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Tallinn Music Week reception at the Estonian Academy of Arts

29.03.2019

I am very happy to see you here in Tallinn in this really fantastic building. Many people were sceptical, when they learned that it will be reconstructed to be the Estonian Academy of Arts, but I think it is a wonderful environment and creative atmosphere.

This is something that I would like to expand to all of Estonia, particularly to Tallinn Music Week. Many people were quite sceptical about what Estonia would be in 30-years-time. Now we know that it is the creative hub of Europe and an innovation-driven society. We have our capital Tallinn and our university-town Tartu and all these other towns, smaller towns, that have one great objective – they want to be so welcoming that people want to be there, go there, spend time and study there, stay longer.

Because we lack people here in Estonia. We have one million people and our country is the size of the Netherlands – can you imagine? Therefore, you are all very welcome to set up your creative new companies, to use our e-residency, which I think is perfect for an independent, creative person, younger or older, who has great ideas, great skills, can find markets globally but maybe wants to concentrate on the European market. Because after all, a company created by an e-resident here in Estonia is a European company.

I think we all value being European very much. Our flexible legal space allows you to be European, even if you happen to be from third countries or even from the UK. To all our British friends – we know that the number of e-residents from the UK has been ticking up constantly and you can find a sure and safe foothold for your activities, for your businesses here in Estonia. Frankly speaking, you don’t even have to physically move here. But as I said, there is enough space, so please come!

I think Estonia is now a country that understands better than any other country that the 21st century is very much different in regard to how we work and how we serve our people if we are politicians. It used to be more or less the industrial way. It was this way: we all graduated from the universities, then we went to work, we worked in one company and then we went home in the evening. And according to where we worked, our taxes were payed, and according to where we went home in the evening, our services came to us – health security, education. I mean, this is so 20th century, isn’t it? Do any of you plan to work this way for the next thirty years – go to work at nine o’clock… [No!] Good! And you know, I think we should not make you. But the problem is, of course, for that to be possible, we as politicians have to accept that the tax-river from big companies, where people gather every morning and fill huge parking-places full of cars is going to dry up. It is not going to be there. We, as politicians, in order to make sure that you can still get your services from our governments, need to fly from flower to flower and find out where our taxes are coming from.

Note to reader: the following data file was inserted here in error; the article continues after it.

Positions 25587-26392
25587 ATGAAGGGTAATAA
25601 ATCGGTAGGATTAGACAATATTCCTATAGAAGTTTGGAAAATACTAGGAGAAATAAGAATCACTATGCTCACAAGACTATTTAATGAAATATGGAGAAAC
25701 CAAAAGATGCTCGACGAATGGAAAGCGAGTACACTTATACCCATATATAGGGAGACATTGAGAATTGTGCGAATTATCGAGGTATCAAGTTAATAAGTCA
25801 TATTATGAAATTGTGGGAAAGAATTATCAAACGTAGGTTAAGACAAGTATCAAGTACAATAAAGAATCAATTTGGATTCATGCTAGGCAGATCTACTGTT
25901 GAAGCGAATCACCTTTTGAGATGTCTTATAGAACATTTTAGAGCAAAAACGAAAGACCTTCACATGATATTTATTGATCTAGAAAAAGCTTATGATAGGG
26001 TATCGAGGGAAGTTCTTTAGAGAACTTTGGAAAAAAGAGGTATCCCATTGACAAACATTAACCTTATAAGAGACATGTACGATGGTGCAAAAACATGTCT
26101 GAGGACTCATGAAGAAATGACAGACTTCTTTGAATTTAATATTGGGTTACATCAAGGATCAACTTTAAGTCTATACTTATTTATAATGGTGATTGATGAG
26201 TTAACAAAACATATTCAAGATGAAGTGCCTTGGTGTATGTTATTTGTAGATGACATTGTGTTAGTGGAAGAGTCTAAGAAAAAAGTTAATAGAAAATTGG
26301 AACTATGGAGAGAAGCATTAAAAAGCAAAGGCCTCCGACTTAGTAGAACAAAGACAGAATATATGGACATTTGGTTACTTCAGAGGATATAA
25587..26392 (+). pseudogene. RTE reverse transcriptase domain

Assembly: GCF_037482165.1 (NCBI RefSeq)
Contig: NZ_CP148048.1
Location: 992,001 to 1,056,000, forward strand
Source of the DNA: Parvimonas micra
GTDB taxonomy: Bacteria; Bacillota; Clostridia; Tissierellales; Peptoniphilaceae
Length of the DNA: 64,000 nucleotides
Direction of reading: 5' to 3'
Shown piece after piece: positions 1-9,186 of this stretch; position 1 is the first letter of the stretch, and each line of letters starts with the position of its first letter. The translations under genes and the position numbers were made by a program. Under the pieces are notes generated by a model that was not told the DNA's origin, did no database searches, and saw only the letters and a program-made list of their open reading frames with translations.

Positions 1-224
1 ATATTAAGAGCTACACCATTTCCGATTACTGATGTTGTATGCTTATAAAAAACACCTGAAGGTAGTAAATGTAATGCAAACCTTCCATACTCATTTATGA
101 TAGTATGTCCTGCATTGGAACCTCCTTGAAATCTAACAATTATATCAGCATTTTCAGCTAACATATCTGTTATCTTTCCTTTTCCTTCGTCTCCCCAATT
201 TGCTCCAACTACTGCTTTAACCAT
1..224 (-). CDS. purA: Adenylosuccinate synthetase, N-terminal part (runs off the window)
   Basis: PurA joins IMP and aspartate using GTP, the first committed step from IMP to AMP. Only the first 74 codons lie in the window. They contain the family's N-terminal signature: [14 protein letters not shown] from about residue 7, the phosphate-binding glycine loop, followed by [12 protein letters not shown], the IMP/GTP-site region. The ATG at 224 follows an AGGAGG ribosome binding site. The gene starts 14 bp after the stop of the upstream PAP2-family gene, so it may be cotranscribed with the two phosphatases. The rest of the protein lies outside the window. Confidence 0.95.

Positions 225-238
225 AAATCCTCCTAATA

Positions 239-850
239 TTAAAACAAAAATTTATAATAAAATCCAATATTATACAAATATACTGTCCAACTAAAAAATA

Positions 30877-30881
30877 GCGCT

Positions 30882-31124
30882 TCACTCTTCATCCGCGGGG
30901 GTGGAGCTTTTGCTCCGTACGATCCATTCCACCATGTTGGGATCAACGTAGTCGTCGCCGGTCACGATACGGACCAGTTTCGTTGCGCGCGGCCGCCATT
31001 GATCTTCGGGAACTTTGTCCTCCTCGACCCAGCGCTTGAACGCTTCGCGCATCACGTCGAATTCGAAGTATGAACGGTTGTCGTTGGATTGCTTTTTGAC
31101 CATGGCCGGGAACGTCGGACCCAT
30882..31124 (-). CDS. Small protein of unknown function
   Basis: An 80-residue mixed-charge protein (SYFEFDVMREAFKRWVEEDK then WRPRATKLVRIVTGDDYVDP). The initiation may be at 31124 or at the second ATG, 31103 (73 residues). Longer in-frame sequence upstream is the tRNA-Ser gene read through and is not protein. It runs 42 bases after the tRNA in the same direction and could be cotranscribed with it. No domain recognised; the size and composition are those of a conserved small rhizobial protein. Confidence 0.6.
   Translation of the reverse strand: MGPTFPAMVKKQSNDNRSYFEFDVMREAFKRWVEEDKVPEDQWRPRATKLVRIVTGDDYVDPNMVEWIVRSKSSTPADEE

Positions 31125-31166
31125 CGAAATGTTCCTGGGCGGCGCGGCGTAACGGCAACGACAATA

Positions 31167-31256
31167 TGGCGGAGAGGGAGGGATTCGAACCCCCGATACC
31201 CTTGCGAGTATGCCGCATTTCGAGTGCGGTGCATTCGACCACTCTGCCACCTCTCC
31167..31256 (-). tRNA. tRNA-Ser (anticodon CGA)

In Estonia, we want to be the safe harbour for those people who live globally, work globally, study globally. We want to make sure that here is the safe harbour where you, if you are our tax-payer, can come for services. Do you want this offer from us? [Yep!] Good! Our taxes are not low, but, well, after all, we are able to follow you around the world. Make sure that you can still vote, make sure that you can still participate, make sure that you can communicate with other people. You can re-apply for your driver’s license from the other side of the world. Is there any other country like that? No.